The raiders blocked entry of the windows and doors and traded sporadic gunfire with surrounding forces. At one point Brown sent out his son, Watson, and Aaron Dwight Stevens with a white flag, but Watson was mortally wounded and Stevens was shot and captured. The raid was rapidly failing. One of Brown’s men, William H. Leeman, panicked and made an attempt to flee by swimming across the Potomac River, but he was shot and fatally injured while doing so. During the intermittent shooting, Brown’s other son, Oliver, was also hit; he died after a brief period.
At around 3:00 p.m. a militia company led by Captain E.G. Alburtis arrived by train from Martinsburg, Virginia. Most of the militia members were Baltimore & Ohio Railroad employees. The militia forced the raiders inside the engine house. They broke into the guardroom and freed over two dozen prisoners. Eight militiamen were wounded. Alburtis said that he could have ended the raid with help from other citizens.
By 3:30 that afternoon, President James Buchanan ordered a company of U.S. Marines (the only government troops in the immediate area) to march on Harpers Ferry under the command of Brevet Colonel Robert E. Lee, lieutenant colonel of the 2nd U.S. Cavalry Regiment. Lee had been on leave from his regiment, stationed in Texas, when he was hastily called to lead the detachment and had to command it while wearing his civilian clothes.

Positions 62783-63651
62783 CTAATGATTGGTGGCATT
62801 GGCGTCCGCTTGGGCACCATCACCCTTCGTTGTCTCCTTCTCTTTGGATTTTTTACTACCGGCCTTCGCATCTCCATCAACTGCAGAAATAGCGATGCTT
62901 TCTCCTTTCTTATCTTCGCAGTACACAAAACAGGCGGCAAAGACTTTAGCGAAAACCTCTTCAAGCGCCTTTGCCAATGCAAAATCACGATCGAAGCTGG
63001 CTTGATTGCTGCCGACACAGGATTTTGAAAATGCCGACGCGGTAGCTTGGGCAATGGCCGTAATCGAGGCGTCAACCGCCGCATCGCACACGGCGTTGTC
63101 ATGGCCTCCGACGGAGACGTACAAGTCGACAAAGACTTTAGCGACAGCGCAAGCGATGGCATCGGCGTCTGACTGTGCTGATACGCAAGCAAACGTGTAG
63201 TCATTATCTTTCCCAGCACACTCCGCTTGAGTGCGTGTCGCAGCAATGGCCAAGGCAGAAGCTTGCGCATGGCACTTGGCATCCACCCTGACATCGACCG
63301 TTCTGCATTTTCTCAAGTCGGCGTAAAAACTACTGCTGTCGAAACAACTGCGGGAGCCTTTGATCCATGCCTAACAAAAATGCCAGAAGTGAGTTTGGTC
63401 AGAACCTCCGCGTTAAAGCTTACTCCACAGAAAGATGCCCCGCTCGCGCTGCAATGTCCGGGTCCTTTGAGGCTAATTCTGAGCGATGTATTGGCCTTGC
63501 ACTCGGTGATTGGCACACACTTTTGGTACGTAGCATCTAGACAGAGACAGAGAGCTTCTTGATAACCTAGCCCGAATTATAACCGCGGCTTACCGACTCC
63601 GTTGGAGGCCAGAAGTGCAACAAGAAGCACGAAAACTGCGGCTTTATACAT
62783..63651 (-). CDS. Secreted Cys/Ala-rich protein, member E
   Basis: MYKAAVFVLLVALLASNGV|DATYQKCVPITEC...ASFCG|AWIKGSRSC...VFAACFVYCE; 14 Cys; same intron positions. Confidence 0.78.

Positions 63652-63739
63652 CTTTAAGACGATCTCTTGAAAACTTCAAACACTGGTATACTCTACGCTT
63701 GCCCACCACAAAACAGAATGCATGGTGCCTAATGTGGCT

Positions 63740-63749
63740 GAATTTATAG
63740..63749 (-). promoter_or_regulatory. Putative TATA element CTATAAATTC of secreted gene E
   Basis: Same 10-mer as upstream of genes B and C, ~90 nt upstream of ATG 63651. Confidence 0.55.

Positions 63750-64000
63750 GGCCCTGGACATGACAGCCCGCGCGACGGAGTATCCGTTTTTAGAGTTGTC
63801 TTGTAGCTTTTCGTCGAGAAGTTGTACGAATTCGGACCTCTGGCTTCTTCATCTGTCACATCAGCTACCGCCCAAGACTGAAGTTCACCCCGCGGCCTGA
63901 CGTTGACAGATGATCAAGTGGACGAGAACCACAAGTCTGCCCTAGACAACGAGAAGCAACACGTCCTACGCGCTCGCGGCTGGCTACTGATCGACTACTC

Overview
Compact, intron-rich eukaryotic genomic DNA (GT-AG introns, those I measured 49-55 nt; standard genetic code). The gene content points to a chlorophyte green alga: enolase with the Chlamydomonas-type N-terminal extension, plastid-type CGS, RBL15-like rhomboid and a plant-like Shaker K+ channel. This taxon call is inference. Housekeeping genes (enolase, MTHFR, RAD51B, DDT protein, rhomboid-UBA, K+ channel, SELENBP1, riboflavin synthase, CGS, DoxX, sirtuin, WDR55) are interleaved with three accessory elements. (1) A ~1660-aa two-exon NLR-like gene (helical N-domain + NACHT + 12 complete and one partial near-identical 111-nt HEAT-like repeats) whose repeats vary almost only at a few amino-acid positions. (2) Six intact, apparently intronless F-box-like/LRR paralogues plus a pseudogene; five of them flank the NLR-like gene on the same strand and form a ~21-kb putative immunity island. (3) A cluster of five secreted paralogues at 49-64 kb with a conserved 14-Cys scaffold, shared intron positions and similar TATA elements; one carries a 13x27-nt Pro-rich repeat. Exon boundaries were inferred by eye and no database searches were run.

John Brown was hanged on December 2, 1859; his trial riveted the nation, and he emerged as an eloquent voice against the injustice of slavery and a martyr to the abolitionist cause. Just as Brown’s courage turned thousands of previously indifferent northerners against slavery, his violent actions convinced slave owners in the South beyond doubt that abolitionists would go to any lengths to destroy the —peculiar institution.”
Rumors spread of other planned insurrections, and the South reverted to a semi–war status. Only the election of the anti–slavery Republican Abraham Lincoln as president in 1860 remained before the southern states would begin severing ties with the Union, sparking the bloodiest conflict in American history.